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< Back to current issue of Immigration Daily < Back to current issue of Immigrant's Weekly

Carl Shusterman Explains Section 245(i)
by Carl Shusterman

Let us try to explain section 245(I) as simply as possible:

Most persons obtain permanent residence either in the U.S. by a process called "adjustment of status" or at a U.S. Consulate abroad where they are issued an "immigrant visa."

Beginning in the 1970's, Congress placed a number of restrictions on qualifying for adjustment of status. In general, it is not available to persons who: (1) entered the U.S. without being inspected by an immigration officer (in most cases, they snuck across the border); (2) overstayed their authorized stay in the U.S.; or (3) violated their status in the U.S. (Example: by working on their tourist visa.) Although there are certain exceptions to this rule (Example: "Immediate relatives" of U.S. citizens may adjust status even if they overstayed or violated their status.), most of these people are ineligible for adjustment of status in the U.S., and must return home to apply for an immigrant visa at a U.S. Consulate abroad. Are you with me so far? Good!

This worked fine until 1997 when a law passed by Congress the year before became effective. The law provides that a person who was "unlawfully present" in the U.S. for over 180 days, or over one year, after April 1, 1997, is barred from reentering the U.S. for three years or ten years, respectively. Waivers of the bars are available where the person can prove their U.S. citizen or permanent resident spouses or parents would suffer "extreme hardship" if they were not allowed to return to the U.S. This proved to be a major disincentive to leaving the U.S. even to apply for an immigrant visa abroad. Still with me? Okay.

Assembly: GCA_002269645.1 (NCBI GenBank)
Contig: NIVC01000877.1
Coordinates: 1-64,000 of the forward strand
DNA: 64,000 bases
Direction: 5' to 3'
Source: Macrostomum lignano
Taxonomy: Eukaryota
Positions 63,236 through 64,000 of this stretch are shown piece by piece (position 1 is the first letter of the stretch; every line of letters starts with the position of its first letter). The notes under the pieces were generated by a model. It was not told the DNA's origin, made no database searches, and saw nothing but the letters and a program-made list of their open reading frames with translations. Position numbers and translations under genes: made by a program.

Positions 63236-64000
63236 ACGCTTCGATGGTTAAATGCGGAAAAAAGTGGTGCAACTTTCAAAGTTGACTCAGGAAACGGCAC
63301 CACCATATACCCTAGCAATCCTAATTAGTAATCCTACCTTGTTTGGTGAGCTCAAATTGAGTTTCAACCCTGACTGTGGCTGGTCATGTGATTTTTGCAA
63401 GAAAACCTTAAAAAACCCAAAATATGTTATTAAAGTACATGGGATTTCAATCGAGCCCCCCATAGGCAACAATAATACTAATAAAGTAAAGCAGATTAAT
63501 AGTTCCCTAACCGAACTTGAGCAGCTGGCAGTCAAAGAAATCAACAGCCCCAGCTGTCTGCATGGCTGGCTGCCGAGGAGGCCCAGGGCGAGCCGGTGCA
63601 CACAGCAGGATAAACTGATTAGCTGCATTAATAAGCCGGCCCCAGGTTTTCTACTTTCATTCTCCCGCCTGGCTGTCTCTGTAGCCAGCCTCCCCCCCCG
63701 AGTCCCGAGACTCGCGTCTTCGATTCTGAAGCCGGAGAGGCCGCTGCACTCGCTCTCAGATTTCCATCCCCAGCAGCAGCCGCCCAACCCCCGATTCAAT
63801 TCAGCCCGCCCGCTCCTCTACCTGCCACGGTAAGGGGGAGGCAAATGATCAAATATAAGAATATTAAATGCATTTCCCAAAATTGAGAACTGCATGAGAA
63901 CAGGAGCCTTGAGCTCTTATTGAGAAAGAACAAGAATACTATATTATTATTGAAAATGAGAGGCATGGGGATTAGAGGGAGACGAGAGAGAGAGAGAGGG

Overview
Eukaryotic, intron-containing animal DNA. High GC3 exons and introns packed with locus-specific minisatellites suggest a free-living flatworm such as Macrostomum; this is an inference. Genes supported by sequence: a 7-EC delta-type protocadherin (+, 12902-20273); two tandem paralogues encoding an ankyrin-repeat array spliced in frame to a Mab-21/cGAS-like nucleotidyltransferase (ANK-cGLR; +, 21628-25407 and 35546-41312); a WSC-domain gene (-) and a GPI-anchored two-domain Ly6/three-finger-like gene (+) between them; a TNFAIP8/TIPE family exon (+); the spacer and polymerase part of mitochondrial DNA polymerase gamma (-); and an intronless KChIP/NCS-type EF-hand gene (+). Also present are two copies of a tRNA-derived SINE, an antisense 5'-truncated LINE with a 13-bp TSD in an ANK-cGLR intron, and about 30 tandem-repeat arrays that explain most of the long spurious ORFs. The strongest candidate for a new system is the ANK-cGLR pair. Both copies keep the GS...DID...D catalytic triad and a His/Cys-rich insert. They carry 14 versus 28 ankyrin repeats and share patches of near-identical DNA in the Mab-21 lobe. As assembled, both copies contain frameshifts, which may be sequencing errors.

Fortunately, for everyone, Congress had already enacted section 245(I), which took effect on October 1, 1994.

*** Section 245(I) simply allows a person who is eligible for a green card and who is present in the U.S., but who would otherwise be ineligible to adjust his status, to pay a $1,000 fine and do so.***

That's all there is to it! It's not an amnesty, doesn't protect illegals from deportation, doesn't provide you with a work card, and doesn't speed up your green card.

Then why is it so important? To simplify: Congress ended the first section 245(I) on January 14, 1998. However, most persons with either labor certifications or either employment-based or family-based visa petitions filed by that date remain 245(I)-eligible. If you are 245(I)-eligible, can you immediately apply for a green card? No! You must wait until your priority date is "current" (See http://shusterman.com/vb.html) before you can apply for adjustment of status. When you apply for adjustment of status, you can also apply for a work permit, but probably not for a travel permit (Remember the three and ten-year bars? They still apply until you become a permanent resident.)

What if you missed the January 14, 1998 deadline? You, and hundreds of thousands of other people, were out of luck. If you could not adjust status either because you entered the U.S. illegally or you overstayed your visa, you probably could not return home to get your green card because of the three and ten-year bars. You were in a "Catch-22" situation!

That all ended on December 15, 2000 when Congress reauthorized section 245(I). The new law, however, has a couple of catches. One, to qualify for the new section 245(I), you have to prove that you were in the U.S. on the day that the President signed the law. This occurred on December 21, 2000. Two, your (potential) employer or your relative must file an application or a petition by April 30, 2001 for you or your spouse to qualify for a green card.

I think that a few of you are still not 100% clear about section 245(I), so let me give you a few examples of how section 245(I) works: